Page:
If want to partition these two classes using a line (or hyperplane), the green hyperplane will seperate the two classes with maximum margin between the two classes. The data points which decide the margin are called support vectors. In other words, these are the points that lie closest to the decision surface (link).

Support Vectors

Equations

## Advantages

- Performs well in higher dimensional spaces (where p is higher relative to n)
- Memory efficient

## Disadvantage

- Probability estimates need to be derived indirectly
- Problem of overfitting

## Example

The data used for demonstrating the logistic regression is from the Titanic dataset. For simplicity I have used only three features (Age, fare and pclass).

## 1) SVM with linear kernel

We will see how to fit SVM with linear kernel and how to perform CV.

#Ravel y=y.values.ravel() #import from sklearn import svm from sklearn.model_selection import train_test_split #Splitting x_train, x_test, y_train, y_test = train_test_split(X, y, test_size=0.2, random_state=0) #SVC with Linear kernel svc = svm.SVC(kernel='linear') #Fit svc.fit(x_train, y_train)

SVC(C=1.0, cache_size=200, class_weight=None, coef0=0.0, decision_function_shape='ovr', degree=3, gamma='auto', kernel='linear', max_iter=-1, probability=False, random_state=None, shrinking=True, tol=0.001, verbose=False)

from sklearn.model_selection import cross_val_score from sklearn.metrics import accuracy_score #CV scores, 5 fold CV scores = cross_val_score(svc, x_train, y_train, cv=5) #Prediction and accuracy y_pred = svc.predict(x_test) accuracy_test = accuracy_score(y_test, y_pred) #Print the summary print("Accuracy: %0.2f (+/- %0.2f)" % (scores.mean(), scores.std() * 2)) print ("Test Accuracy: %0.2f" % (accuracy_test))

Accuracy: 0.69 (+/- 0.03)

Test Accuracy: 0.70

## 2) SVM with polynomial kernel

#SVC with polynomial kernel svc = svm.SVC(kernel='poly', degree=2) #Fit svc.fit(x_train, y_train)

SVC(C=1.0, cache_size=200, class_weight=None, coef0=0.0,

decision_function_shape='ovr', degree=2, gamma='auto', kernel='poly',

max_iter=-1, probability=False, random_state=None, shrinking=True,

tol=0.001, verbose=False)

## 3) SVM with rbf kernel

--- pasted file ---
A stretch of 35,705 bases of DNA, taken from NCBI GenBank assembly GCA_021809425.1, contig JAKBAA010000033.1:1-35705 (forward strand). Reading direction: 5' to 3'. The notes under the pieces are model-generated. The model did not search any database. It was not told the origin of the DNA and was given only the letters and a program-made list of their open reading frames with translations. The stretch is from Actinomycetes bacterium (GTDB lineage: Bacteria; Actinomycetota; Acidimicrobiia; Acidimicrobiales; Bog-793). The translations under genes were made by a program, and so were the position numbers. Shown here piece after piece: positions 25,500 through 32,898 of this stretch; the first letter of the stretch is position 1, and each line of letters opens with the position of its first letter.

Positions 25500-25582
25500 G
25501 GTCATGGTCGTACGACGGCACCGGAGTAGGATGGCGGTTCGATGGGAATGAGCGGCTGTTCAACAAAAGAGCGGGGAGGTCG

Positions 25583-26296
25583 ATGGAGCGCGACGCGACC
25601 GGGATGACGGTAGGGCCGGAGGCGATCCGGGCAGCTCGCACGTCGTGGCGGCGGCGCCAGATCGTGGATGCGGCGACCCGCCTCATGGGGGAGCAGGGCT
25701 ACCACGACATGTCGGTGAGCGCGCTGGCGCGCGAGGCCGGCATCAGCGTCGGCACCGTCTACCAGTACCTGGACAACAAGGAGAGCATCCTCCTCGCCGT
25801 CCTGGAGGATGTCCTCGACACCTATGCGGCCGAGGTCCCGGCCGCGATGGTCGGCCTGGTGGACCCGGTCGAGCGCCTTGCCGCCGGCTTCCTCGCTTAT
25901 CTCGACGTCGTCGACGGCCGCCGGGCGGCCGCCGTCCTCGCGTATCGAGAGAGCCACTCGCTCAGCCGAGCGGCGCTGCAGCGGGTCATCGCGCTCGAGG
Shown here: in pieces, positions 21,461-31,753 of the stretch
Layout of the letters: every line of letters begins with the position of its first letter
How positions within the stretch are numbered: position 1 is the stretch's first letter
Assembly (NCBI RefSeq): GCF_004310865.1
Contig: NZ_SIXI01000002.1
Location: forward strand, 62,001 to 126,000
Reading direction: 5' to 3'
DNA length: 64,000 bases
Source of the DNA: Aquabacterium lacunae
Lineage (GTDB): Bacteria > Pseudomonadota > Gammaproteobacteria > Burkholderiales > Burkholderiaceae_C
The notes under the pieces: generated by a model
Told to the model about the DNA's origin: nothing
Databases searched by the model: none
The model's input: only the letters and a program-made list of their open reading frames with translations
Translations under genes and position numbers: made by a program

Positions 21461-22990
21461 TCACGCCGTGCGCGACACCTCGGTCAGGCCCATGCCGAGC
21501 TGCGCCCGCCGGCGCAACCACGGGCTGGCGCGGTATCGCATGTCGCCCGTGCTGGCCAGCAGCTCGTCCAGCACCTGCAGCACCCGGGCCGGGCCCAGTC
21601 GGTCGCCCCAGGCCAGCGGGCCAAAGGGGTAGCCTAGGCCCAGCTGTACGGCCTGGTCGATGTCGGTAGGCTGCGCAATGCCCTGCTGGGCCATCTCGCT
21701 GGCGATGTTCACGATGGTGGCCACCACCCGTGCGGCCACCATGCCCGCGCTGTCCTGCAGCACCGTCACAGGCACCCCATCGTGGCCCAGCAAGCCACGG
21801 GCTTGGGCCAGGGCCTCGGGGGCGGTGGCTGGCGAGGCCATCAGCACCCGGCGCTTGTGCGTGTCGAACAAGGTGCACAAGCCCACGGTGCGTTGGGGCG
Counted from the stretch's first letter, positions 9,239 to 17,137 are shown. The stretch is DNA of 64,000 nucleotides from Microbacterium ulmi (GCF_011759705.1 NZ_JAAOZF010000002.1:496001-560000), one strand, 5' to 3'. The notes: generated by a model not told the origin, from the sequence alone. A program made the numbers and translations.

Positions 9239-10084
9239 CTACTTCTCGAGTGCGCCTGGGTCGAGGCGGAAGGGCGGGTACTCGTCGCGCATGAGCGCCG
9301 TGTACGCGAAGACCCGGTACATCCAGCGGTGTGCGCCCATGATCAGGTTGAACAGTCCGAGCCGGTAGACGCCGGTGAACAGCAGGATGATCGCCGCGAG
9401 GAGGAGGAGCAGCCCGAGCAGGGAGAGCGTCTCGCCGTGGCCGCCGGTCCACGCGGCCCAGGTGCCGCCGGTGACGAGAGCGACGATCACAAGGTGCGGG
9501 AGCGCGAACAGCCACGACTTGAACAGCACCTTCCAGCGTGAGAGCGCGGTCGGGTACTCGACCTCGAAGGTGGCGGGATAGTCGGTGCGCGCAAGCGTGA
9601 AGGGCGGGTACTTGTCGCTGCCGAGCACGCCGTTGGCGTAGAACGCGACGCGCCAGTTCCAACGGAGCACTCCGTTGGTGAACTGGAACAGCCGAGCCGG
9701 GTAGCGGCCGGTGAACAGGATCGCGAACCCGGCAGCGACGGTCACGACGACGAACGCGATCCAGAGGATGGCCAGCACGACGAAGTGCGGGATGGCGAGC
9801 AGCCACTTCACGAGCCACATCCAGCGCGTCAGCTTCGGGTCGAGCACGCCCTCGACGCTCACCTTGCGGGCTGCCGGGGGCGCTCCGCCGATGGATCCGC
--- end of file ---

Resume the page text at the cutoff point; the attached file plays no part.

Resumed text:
#SVC with rbf kernel svc = svm.SVC(kernel='rbf') #Fit svc.fit(x_train, y_train)

SVC(C=1.0, cache_size=200, class_weight=None, coef0=0.0,

decision_function_shape='ovr', degree=3, gamma='auto', kernel='rbf',

max_iter=-1, probability=False, random_state=None, shrinking=True,

tol=0.001, verbose=False)

## 4) LinearSVC with linear kernel

#Linear SVC with Linear Kernel from sklearn.svm import LinearSVC clf = LinearSVC() clf.fit(X, y)

LinearSVC(C=1.0, class_weight=None, dual=True, fit_intercept=True,

intercept_scaling=1, loss='squared_hinge', max_iter=1000,

multi_class='ovr', penalty='l2', random_state=None, tol=0.0001,

verbose=0)

In this case, squared hinge loss function (as against hinge loss function) and l2 penalty are the major changes compared to the earlier three methods. This method is useful for when sample size is larger.

For more on Linear SVC, you may refer this manual.

## Hyperparameters

**C**

**Kernel**

**Class weight**

**Fit Intercept**

**decision_function_shape**

**gamma**

**degree**

#### Only when the kernel used is ‘poly’, 3 is the default option.

## Tuning Hyperparameters

Let us explore how to tune important hyperparemeters in SVM. We can use either grid search or randomized search methods.

In this example, I grid search for best hyperparameters.

#import GridseachCV from sklearn.model_selection import GridSearchCV from sklearn import svm #Instantiate svc = svm.SVC() #Grid param_grid = [ {'C': [1, 10, 100, 1000], 'kernel': ['linear']}, {'C': [1, 10, 100, 1000], 'gamma': [0.001, 0.0001], 'kernel': ['rbf']}, ] #Gridsearch gridsearch = GridSearchCV(svc, param_grid) gridsearch.fit(x_train, y_train); #Get best hyperparameters gridsearch.best_params_

{'C': 100, 'gamma': 0.001, ,'kernel': 'rbf'}

Additionally, we can also use randomized search for finding the best parameters. Advantages of randomized search is that it is faster and also we can search the hyperparameters such as C over distribution of values.

## Summary

In this post, we have explored the basic concepts regarding SVM, advantages, disadvantages and example with Python. We have also learnt how to tune the hyperparameters to obtain better performance.